'Three strikes' struck out of ACTA
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A “three-strikes” penalty regime leading to internet disconnection is not part of the ACTA agreement, a statement released at the end of the Wellington round of treaty negotiations says.
However, ACTA critic and law professor Michael Geist says there is still a possibility participants in the discussions will accept three strikes by default, as no alternative plan is offered.
The statement also tries to dismiss the threat that laptops and MP3 players could be examined at borders for copyright material. New Zealand’s negotiators have pointed out that NZ Customs already has the power to do this.
Following pressure for greater disclosure of the process of negotiating the Anti-Counterfeiting Trade Agreement (ACTA), parties have agreed to release a version of the current text this Thursday, New Zealand time.
However, doubts have already arisen over how much will be released and in what form, given that the release statement carries a rider emphasising “the importance of maintaining the confidentiality of [countries’] respective positions in trade negotiations.”
“Constructive and intensive discussions” in the Wellington ACTA round “provided a much improved understanding of respective national regimes [of intellectual property law and its enforcement] and how they worked in practice,” says the statement, issued late on Friday, the last day of the Wellington round.
“Based on this understanding, good progress was made toward narrowing existing differences in the areas of civil enforcement, border measures, criminal enforcement and special measures for the digital environment.”
The participants go on to say they made held "constructive discussions" on the scope of intellectual property rights covered in ACTA, suggesting less progress may have been made on that front. Some countries, according to leaked drafts, want the scope of ACTA enlarged to cover patent as well as copyright and trademark matters.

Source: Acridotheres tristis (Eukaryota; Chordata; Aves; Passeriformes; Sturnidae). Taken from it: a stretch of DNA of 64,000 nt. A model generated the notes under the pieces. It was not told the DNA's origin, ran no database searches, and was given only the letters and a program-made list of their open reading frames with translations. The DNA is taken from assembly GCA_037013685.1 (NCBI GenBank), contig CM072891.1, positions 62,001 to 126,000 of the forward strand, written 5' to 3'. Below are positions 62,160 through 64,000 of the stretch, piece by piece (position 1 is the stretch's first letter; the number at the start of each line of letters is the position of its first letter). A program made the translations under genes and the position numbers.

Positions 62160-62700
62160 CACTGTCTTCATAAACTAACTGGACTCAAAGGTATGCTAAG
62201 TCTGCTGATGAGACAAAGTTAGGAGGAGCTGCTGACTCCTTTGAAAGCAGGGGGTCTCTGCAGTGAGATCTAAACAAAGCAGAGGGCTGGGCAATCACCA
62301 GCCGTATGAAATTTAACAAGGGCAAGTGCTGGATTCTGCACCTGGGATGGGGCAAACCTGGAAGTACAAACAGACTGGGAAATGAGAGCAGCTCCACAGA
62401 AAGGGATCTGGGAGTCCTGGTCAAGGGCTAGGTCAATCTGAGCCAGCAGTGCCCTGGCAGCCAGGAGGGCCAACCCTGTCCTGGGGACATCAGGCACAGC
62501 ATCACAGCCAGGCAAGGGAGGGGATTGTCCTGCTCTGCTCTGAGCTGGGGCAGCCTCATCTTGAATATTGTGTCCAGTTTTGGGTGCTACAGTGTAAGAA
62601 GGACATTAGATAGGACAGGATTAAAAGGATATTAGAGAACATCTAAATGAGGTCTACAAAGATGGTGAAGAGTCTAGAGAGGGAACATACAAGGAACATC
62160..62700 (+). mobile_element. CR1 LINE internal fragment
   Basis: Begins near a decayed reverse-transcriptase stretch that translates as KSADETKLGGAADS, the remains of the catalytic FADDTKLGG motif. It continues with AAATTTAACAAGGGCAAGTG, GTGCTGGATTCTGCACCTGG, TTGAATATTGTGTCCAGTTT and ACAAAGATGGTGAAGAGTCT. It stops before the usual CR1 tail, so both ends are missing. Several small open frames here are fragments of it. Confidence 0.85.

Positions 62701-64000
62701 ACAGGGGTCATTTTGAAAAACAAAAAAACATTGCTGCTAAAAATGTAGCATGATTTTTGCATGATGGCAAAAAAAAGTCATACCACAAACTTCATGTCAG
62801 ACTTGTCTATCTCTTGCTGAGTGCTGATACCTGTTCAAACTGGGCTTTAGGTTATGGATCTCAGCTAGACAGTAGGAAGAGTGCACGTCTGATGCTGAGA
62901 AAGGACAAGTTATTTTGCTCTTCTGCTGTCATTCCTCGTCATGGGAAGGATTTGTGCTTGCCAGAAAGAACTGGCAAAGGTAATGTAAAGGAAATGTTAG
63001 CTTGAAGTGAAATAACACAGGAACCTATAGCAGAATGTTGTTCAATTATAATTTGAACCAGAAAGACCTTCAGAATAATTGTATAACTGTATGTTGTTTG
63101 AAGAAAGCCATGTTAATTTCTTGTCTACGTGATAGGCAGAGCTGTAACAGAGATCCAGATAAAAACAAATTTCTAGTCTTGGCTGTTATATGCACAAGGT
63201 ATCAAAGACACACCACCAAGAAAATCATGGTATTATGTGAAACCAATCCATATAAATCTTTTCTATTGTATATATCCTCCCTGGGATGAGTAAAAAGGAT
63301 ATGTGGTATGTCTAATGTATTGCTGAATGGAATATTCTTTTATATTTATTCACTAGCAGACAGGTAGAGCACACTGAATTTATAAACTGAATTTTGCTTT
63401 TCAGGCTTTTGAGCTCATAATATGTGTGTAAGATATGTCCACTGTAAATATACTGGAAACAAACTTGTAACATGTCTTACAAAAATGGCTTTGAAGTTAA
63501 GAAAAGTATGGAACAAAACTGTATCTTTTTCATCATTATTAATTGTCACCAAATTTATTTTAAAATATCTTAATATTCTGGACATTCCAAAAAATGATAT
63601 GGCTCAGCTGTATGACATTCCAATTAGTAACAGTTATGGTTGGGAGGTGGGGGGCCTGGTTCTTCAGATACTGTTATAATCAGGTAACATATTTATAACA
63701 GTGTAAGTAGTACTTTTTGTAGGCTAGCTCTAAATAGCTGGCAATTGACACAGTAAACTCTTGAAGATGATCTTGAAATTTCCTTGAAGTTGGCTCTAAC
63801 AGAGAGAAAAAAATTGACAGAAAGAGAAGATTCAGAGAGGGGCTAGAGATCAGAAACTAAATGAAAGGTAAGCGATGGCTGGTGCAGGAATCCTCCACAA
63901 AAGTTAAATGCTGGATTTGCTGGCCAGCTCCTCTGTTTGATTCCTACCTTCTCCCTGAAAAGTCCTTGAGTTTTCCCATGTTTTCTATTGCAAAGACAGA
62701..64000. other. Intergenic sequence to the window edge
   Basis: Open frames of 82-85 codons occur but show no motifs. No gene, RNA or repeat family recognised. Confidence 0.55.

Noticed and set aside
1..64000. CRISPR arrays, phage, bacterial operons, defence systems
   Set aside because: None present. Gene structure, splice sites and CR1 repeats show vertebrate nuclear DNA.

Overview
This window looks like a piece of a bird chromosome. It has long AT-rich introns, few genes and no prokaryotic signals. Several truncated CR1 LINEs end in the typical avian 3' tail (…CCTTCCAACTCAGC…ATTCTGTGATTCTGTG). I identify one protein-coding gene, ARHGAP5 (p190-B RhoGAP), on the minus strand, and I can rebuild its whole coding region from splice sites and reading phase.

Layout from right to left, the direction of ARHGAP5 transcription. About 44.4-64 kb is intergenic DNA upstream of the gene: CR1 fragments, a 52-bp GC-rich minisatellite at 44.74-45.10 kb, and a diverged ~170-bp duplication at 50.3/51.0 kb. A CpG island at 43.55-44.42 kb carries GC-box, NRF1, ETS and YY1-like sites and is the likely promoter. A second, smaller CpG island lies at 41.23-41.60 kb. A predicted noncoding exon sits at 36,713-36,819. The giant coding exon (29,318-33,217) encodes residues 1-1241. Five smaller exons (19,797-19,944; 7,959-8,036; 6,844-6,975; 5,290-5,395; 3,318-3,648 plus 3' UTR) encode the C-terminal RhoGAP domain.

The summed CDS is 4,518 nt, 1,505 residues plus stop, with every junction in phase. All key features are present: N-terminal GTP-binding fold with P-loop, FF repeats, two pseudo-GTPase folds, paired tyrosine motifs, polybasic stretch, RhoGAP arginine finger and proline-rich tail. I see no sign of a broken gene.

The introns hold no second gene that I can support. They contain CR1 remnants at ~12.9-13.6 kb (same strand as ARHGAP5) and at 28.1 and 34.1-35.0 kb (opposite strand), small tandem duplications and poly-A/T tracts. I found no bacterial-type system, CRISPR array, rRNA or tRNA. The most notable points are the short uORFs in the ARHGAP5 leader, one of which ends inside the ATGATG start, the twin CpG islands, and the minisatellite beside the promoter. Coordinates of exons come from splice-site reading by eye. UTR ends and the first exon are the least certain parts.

“Given this progress, it was felt that negotiations had advanced to a point where a draft text can be made available to the public,” the statement says. This, it suggests, will help reach a final agreement.
This is a striking turnaround from the position of absolute confidentiality in which the evolving text has been held until now. It is already being hailed as a victory for the New Zealand group that produced the Wellington Declaration at last week’s PublicACTA meeting, asking, among other things, for greater openness.
Comments appended to signatures on the Declaration show the secrecy of the negotiations as the matter causing most concern.
Some commentators point to the exemption of individual parties’ negotiating positions, which form a prominent part of texts leaked so far. Unless a lot of progress was made in Wellington they fear the text will be very much edited.
Others, however, see the release of the core text as a possible lever to persuade New Zealand’s negotiators to reveal something of the country’s stance on particular aspects of the agreement. Possibly, says one local observer, the contending positions will be released but without attribution to particular countries.
A source experienced in the negotiation of similar international agreements has told Computerworld that the latest purported draft to be leaked, from March, had so many square-bracketed alternative positions that on the surface it barely constitutes a coherent draft. But to gain a realistic impression of the nearness to agreement, you would have to sit in on the discussions.
In other words, it was only ever a hint. And since no other example was cited as suitable, it was a pretty strong one.
Posted by Lawrence D'Oliveiro at 14:09:22 on April 19, 2010